Moldova elects more pro-democracy mayors

21/06/2011

The local elections are widely seen as a referendum on Moldova's pro-European stance.

By Alina Radu for Southeast European Times in Chisinau -- 21/06/11

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Moldovans elected new mayors of towns and villages, ending the second round of local elections on Sunday (June 19th). [Reuters]

Moldova concluded its second round of local elections Sunday (June 19th) for 898 mayors of towns and villages.

The Chisinau mayoral race was emblematic of the country's larger competition between democracy and Soviet-era communism, as well as between what analysts term European versus Russian influence.

The Liberal Party's Dorin Chirtoaca was re-elected as Chisinau mayor by a razor thin margin -- 50.6% to 49.4% -- against the Communist Party candidate Igor Dodon, suggesting deep internal divisions in the country.

That Liberal Party victory in Chisinau is a victory for the Alliance for European Integration in Moldova (AEI), a tripartite coalition of the Liberals, Democrats, and Liberal-Democrats formed after the 2009 parliamentary elections.

Dodon, however, issued a statement Monday (June 20th) thanking his supporters and refusing to acknowledge defeat.

"The difference of one percentage point can't be considered a defeat, even more so when most in Chisinau understand that the election results of June 5th and June 19th were falsified by the present government through various methods," Dodon said.

At the beginning of the campaign, all three AEI parties fielded candidates, but at the end of the first round the Liberal-Democrats withdrew their candidate while the Democrats candidate gathered only 2.5% of the vote among 13 candidates. During the second round, however, the AEI leaders announced they would jointly support Chirtoaca against the Communist candidate.

"During the second round of elections, political parties showed they are consolidated and faithful to the electorate. All three AEI partners supported the same candidate in Chisinau -- Dorin Chirtoaca -- and the result can be seen," political analyst Mihai Cernenco told SETimes.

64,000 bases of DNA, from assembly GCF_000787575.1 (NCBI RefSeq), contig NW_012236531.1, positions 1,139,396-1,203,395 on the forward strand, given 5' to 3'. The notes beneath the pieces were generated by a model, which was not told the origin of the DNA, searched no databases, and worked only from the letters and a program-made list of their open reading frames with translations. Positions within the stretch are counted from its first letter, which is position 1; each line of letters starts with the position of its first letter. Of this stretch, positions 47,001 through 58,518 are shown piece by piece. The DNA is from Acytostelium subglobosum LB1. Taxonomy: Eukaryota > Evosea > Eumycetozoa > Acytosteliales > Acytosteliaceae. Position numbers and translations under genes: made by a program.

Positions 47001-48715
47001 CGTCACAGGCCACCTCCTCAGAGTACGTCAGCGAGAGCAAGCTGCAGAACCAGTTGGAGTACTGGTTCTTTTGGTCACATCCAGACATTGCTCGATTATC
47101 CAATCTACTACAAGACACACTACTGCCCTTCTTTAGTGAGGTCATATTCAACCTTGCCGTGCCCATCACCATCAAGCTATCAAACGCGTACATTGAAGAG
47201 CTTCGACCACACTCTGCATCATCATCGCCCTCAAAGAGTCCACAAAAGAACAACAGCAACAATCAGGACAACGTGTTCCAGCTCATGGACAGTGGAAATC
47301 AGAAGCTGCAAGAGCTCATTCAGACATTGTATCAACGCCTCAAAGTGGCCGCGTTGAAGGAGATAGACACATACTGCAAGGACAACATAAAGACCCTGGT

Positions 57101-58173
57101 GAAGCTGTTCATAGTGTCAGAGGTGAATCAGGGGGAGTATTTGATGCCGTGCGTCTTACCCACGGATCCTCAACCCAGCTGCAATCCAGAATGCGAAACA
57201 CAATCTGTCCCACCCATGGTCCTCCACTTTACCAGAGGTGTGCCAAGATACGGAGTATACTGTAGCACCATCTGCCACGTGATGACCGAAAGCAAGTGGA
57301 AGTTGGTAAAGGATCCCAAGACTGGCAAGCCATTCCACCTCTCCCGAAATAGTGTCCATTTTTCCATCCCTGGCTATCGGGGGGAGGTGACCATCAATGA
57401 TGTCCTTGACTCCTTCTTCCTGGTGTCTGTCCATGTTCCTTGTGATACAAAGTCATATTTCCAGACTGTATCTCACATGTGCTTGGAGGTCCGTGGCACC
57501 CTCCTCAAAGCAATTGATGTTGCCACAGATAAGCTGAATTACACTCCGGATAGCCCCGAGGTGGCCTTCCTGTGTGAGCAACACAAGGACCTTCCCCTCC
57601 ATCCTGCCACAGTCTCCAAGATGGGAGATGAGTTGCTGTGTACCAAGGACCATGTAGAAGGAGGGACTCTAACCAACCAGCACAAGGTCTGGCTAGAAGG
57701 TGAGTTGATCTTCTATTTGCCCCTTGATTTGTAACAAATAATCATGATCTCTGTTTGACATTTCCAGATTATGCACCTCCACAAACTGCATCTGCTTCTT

AEI is now hoping for another victory in the Chisinau local council, elected during the first round of voting on June 5th. The Communists won 26 seats and the AEI 25, but the Alliance contested the results due to what it termed a large number of irregularities. A recount is currently under way.

"There were too many invalid votes, more than usual, as well as other irregularities. We hope that re-counting will confirm a pro-European council in Chisinau, and that we'll continue what we started four years ago: projects to make Chisinau a modern and citizen-friendly capital," Chirtoaca told SETimes.

Moldova's Central Elections Commission declared the elections valid, and international observers from the OSCE and the ODIHR confirmed that the elections were free and fair.

The results suggest that the power of the Communists may be on the decline. During the 2007 local elections, they won over 300 mayoral offices, but only managed to gain 100 this time.

Viitorul Institute for Development and Social Initiatives (IDSI) analyst Corneliu Ciurea argues that all participants made mistakes and did not show enough financial transparency, alluding to the phenomenon of vote buying.

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"There are a number of known cases in which people were given a kilo of rice, a bottle of sunflower oil, or even a kilo of salt to vote for a certain person. This situation should be discussed by society," Ciurea said.

Experts say the AEI has to quickly create alliances in local councils. "We were already approached by communists at the local level to co-operate, but I think we should work together with the Alliance members in local councils," Liberal Party vice-president Corina Fusu told SETimes.

"We already have all support to create pro-European alliances in local councils in 27 regions," said Liberal-Democrat parliamentary group leader Valeriu Strelet.

"We should create strong alliances at all political levels and start to work. Moldovans had to vote every half year from 2009 on. It is too much. Moldovan citizens deserve our efforts now," Democrat parliamentary group member Oleg Tulea told SETimes.

This content was commissioned for SETimes.com.
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